Issue #162  7/10/2009
Photography Books and Catalogues

By Matt Damsker



MODERN PRINTS, 1964-1966.

96 pages; 73 black-and-white and color plates. Information: http://www.angelawilliamsarchive.com .

Teeming with the glamour of '50s fashion and the charm of '60s celebrity, this new catalogue of vintage work on offer from Angela Williams combines the celebrated commercial images of the late, great Norman Parkinson with a number of fine portraits by Williams herself, but it is clearly Parkinson--as guiding spirit to Williams, and overall spirit of a bygone age--who stars in this series.

The catalogue features a decade of Parkinson's work for "Vogue" magazine, when he was among Alexander Liberman's elite, along with lovely images of British aristocrats at home, the likes of Audrey Hepburn, Ian Fleming, The Beatles, Rolling Stones and some rare prints of superb fashion shots taken in Tahiti for "Queen" magazine. Admirers of Parkinson--and how can one not admire his facile eye, the humor and affection he focuses on his subjects?--will recognize many of these wonderfully imaginative Vogue shots and advertising campaigns, in which the photographer, a la Avedon, found fresh, naturalistic contexts, razor-sharp lines and expressive geometries for his models. At the same time, his formal fashion portraits are timelessly elegant.

More timely, of course, are his romps through '60s iconography: The Beatles, their young round faces pressed together in a portrait that captures their mercurial personalities and unmistakable individuality, as few images of the Fab Four have ever done; the dangerous insouciance of the Rolling Stones clustered around a demure model in schoolgirl garb; or a cool Ian Fleming and Lady Anne Rothermere in dignified profile.

Angela Williams' portraits of the famous are certainly worthy of inclusion here, for they are strongly inspired by Parkinson's artistry, while her color work really stands out: a close-up Robert Kennedy in 1964, leaning into the camera with his "bloodhound eyes"; a buff Anthony Perkins in Central Park; or a bearded Paul Newman peering over his sunglasses somewhere in Los Angeles. All in all, this is great fun in the highest style.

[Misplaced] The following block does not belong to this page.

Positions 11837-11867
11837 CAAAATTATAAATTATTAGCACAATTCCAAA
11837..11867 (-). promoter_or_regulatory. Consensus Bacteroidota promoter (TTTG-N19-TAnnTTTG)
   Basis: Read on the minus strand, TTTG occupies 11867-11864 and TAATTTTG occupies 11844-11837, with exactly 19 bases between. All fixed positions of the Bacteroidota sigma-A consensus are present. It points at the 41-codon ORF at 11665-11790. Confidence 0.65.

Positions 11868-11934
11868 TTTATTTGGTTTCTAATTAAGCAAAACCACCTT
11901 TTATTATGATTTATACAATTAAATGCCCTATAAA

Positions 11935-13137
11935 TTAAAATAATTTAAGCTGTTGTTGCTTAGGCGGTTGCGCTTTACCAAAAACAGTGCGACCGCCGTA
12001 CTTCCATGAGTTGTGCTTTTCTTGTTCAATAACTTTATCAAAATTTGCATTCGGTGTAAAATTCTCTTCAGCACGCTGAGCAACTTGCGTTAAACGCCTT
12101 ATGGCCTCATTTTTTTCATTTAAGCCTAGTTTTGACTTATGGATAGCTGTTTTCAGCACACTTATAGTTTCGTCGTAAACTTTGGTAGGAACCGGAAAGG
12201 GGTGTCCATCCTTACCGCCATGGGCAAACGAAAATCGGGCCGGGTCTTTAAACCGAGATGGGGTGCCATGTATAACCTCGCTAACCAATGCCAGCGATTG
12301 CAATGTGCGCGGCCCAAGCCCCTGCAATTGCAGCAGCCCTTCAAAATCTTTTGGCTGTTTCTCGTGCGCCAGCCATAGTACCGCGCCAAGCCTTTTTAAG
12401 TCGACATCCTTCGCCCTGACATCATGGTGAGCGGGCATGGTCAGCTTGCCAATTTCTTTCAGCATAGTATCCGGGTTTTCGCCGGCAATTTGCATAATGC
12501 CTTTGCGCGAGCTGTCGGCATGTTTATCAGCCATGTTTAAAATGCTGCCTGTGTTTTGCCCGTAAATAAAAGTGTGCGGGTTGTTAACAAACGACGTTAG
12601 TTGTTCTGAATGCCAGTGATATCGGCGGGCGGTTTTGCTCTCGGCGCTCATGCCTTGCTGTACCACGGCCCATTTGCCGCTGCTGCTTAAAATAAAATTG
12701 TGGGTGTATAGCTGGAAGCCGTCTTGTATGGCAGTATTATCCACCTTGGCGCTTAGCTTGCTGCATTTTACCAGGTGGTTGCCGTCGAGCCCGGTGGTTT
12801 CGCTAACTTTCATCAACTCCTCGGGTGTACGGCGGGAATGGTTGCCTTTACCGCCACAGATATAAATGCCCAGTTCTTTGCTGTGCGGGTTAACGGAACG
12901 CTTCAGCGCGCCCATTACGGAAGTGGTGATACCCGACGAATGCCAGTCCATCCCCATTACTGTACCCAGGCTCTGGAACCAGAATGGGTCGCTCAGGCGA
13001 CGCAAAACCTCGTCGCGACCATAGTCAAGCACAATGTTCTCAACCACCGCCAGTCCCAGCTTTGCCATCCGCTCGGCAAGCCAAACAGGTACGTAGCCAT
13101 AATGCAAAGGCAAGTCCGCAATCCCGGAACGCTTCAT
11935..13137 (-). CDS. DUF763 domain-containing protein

By David Odo. Vol. 4, Rijksmuseum Studies in Photography, Manfred & Hanna Heiting Fund. 60 pages; approximately 24 color plates; ISBN No. 978 90 71450 19 8. Information: http://www.rijksmuseum.nl .



By Rakia Faber. Vol. 3, Rijksmuseum Studies in Photography, Manfred & Hanna Heiting Fund. 56 pages; approximately 24 color plates. ISBN No. 978 90 71450 18 1. Information: http://www.rijksmuseum.nl .

These recent additions to the Amsterdam Rijksmuseum's fine series of concise scholarly studies of its photography collection shine new light on various unexplored, or underexplored, avenues of art history. David Odo's examination of 19th-century Japanese photography takes issue with what he calls the "dualistic view" of these images that "limits the way entire collections are researched and exhibited." Odo argues that by dividing early Japanese work into a fixed category of either tourist or domestic images, we are overlooking "the interstitial spaces," by which he means primarily the photographic souvenirs, or "sojourner photography," of long-term visitors to Japan, mainly diplomats and businessmen.

Odo feels that these virtually unstudied collections can contribute much to our total understanding of early Japanese work. Thus, he explores such important Rijksmuseum troves as the anonymous "German set" of 104 individual photographs, including fine views of Mount Fuji, Nagoya Castle, formal portraits of man, women, Sumo wrestlers, and the like. Comparing the German set with better known "views and types" albums by Felix Beato, for example, Odo makes the case that it is considerably more than just another cache of tourist photographs. Adding evocatively to Odo's careful study are fine reproductions of important period masterworks such as Kusakabe Kimbei's hand-tinted albumen print of a village near the foot of Fuji, or Raimund von Stillfried hand-tinted shot of a geisha.